Longchamp F/W 12 - The Mystery Of Emily’s LegsI enjoy a good Photoshop fail as much as the next person, but when I saw blogs today (Huffington Post, I’m looking at you) supposedly pointing out a “photoshop disaster” in my current Longchamp campaign, I knew I had to correct them. According to HuffPost, Emily's feet MUST have been photoshopped out. They even gave us a cheeky explanation of exactly how pedalling works. Accctually, as you can see in the behind-the-scenes pictures above (which were posted everywhere a few months back), she’s just balancing with her feet on the seat behind me. Skillful, I know, but no Photoshop disaster this time.
Dear Huffington Post, this is how we roll.  I believe you stand corrected! ;)XxCocoP.S I still stand behind THIS STATEMENT. 

Longchamp F/W 12 - The Mystery Of Emily’s Legs

I enjoy a good Photoshop fail as much as the next person, but when I saw blogs today (Huffington Post, I’m looking at you) supposedly pointing out a “photoshop disaster” in my current Longchamp campaign, I knew I had to correct them. According to HuffPost, Emily's feet MUST have been photoshopped out. They even gave us a cheeky explanation of exactly how pedalling works. Accctually, as you can see in the behind-the-scenes pictures above (which were posted everywhere a few months back), she’s just balancing with her feet on the seat behind me. Skillful, I know, but no Photoshop disaster this time.


Dear Huffington Post, this is how we roll.  I believe you stand corrected! ;)

Xx
Coco

P.S I still stand behind THIS STATEMENT

JACOB - Sans photoshop.A few months ago I announced the partnership between Jacob and myself on their fall 2011 campaign with a new “no retouching” policy - I’m happy to show you the first image from that campaign! Does this mean I’m now anti-photoshop? Absolutely not. I know what a valuable artist’s tool it can be in the right hands. What I really admire is the fact that Jacob is trying to balance the scales a little by pulling so far back from what has been the current trend of total digital model manipulation. I don’t expect that all brands will jump on board and cut out photoshop use, neither do I think that it’s necessary - but I do hope that this campaign might help some in our industry stop and think about what the public really wants to see before they shrink another model down to an impossible size. Bold move? Lasting trend? We will have to see.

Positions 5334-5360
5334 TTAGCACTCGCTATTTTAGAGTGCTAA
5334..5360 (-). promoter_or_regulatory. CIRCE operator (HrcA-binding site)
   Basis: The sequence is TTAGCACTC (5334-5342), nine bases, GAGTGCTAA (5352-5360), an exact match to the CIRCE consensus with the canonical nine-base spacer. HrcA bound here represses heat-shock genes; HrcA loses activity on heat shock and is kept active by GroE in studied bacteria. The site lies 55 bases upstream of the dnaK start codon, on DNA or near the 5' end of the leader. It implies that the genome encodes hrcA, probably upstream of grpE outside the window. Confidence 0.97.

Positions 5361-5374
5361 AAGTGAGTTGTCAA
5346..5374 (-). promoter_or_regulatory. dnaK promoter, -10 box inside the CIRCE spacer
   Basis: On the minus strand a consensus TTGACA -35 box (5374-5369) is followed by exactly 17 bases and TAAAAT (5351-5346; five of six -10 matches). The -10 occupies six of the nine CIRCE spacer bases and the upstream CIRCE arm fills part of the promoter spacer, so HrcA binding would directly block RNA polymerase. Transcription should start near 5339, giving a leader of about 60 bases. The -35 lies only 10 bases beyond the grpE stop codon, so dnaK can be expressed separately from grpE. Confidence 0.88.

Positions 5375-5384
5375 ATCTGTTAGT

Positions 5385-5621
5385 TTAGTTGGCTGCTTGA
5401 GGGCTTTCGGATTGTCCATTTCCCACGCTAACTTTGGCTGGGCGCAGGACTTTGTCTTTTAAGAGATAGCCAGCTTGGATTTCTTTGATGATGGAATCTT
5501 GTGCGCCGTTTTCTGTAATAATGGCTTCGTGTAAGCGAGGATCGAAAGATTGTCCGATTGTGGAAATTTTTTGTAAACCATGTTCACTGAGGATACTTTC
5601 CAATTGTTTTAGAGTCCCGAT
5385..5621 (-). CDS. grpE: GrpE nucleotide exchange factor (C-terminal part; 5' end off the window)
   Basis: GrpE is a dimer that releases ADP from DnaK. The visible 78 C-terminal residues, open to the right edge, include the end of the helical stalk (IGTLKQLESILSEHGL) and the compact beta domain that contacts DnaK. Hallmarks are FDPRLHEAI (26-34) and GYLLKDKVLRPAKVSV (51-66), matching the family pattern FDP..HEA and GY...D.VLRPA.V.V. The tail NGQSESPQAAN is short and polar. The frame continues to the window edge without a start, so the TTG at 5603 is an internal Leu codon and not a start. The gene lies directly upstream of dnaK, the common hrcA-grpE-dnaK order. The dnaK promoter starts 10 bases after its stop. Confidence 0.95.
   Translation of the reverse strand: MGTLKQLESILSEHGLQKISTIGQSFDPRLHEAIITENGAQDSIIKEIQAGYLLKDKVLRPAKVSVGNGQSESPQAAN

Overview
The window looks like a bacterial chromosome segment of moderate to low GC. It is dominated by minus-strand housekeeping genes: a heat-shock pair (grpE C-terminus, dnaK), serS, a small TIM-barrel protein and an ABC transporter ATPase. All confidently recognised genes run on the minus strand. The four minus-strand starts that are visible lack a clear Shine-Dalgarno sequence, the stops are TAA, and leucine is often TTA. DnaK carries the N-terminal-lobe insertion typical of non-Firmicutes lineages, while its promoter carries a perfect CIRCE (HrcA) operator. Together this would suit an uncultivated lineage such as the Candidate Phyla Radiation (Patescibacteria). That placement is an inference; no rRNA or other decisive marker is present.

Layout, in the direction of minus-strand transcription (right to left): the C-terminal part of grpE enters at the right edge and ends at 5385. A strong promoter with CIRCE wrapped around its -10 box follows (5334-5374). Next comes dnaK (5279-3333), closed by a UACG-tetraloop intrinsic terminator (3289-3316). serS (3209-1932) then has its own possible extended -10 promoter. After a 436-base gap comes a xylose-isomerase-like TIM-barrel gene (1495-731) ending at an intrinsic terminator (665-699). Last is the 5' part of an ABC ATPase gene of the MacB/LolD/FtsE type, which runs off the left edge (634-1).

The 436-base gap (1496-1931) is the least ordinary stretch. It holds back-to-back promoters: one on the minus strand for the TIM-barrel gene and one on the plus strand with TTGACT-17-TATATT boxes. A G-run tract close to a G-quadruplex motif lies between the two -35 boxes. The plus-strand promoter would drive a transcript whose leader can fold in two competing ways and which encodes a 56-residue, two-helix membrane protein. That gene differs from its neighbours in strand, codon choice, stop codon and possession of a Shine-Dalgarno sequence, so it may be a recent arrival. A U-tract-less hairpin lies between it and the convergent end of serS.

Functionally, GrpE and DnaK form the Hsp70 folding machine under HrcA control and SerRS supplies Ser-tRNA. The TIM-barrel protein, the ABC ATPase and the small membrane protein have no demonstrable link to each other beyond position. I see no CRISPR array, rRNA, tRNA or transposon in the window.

JACOB - Sans photoshop.

A few months ago I announced the partnership between Jacob and myself on their fall 2011 campaign with a new “no retouching” policy - I’m happy to show you the first image from that campaign!

Does this mean I’m now anti-photoshop? Absolutely not. I know what a valuable artist’s tool it can be in the right hands. What I really admire is the fact that Jacob is trying to balance the scales a little by pulling so far back from what has been the current trend of total digital model manipulation. I don’t expect that all brands will jump on board and cut out photoshop use, neither do I think that it’s necessary - but I do hope that this campaign might help some in our industry stop and think about what the public really wants to see before they shrink another model down to an impossible size. Bold move? Lasting trend? We will have to see.

LOU LOU - Three weeks ago I announced my partnership with Jacob on a completely Photoshop free campaign for the Canadian brand. Lou Lou magazine met up with me at the Old Port in Montreal to watch the shoot take place and to ask me a few questions about the campaign, Haiti and my nerdy use of social media. Have a look…

NO PHOTOSHOP - Photoshop use amongst professionals ranges from mild blemish removal to the complete rebuilding of human anatomy. We’ve seen it used well and we have certainly seen it used badly (for example, on 99% of all DVD covers). I’m excited to be able to announce that Jacob, the Canadian fashion brand, has asked me to be the face of their fall 2011 campaign with their new “no retouching policy.”Bold move? Lasting trend?  Stay tuned for the results.

NO PHOTOSHOP - Photoshop use amongst professionals ranges from mild blemish removal to the complete rebuilding of human anatomy. We’ve seen it used well and we have certainly seen it used badly (for example, on 99% of all DVD covers). I’m excited to be able to announce that Jacob, the Canadian fashion brand, has asked me to be the face of their fall 2011 campaign with their new “no retouching policy.”

Bold move? Lasting trend?  Stay tuned for the results.